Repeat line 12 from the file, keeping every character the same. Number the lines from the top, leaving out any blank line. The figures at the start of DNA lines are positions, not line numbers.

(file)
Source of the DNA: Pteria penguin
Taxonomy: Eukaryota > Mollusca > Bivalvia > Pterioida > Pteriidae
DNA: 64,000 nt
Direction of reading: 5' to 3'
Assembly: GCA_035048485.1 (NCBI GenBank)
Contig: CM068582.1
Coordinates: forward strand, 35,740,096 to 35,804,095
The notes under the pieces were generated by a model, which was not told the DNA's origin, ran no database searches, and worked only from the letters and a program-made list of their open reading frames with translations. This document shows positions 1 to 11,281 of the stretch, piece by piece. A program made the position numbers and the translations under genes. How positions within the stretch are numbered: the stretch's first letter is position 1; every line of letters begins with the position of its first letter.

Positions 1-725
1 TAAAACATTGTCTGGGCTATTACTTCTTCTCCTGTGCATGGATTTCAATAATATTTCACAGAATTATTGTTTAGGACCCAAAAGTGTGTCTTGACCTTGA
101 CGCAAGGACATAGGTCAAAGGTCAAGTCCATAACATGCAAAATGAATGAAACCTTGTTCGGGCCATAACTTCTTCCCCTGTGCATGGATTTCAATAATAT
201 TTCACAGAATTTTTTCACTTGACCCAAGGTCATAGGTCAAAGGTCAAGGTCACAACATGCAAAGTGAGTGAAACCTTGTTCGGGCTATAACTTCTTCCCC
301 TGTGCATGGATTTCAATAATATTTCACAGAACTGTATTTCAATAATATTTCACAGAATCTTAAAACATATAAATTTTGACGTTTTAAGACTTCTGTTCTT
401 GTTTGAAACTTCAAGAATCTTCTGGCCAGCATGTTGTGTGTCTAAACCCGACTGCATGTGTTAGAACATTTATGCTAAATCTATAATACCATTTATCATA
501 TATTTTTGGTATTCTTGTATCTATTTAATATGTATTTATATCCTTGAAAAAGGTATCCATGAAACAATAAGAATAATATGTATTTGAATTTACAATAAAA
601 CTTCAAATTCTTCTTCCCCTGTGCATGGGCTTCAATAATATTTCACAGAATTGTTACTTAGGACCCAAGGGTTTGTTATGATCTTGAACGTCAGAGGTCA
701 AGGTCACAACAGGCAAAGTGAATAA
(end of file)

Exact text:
201 TTCACAGAATTTTTTCACTTGACCCAAGGTCATAGGTCAAAGGTCAAGGTCACAACATGCAAAGTGAGTGAAACCTTGTTCGGGCTATAACTTCTTCCCC